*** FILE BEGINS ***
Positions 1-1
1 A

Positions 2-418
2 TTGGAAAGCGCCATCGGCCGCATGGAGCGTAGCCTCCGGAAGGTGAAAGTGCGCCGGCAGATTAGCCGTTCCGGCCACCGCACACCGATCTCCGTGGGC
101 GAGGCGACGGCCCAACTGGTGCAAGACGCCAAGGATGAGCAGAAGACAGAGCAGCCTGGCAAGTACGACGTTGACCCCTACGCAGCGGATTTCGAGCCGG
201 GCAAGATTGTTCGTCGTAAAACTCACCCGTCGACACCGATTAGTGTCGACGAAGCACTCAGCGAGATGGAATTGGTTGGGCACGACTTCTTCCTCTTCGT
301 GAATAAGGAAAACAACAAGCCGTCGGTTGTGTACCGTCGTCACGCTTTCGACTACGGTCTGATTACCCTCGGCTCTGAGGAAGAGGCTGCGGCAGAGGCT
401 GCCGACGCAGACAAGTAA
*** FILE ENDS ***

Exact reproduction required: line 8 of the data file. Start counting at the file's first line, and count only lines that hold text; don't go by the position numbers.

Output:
401 GCCGACGCAGACAAGTAA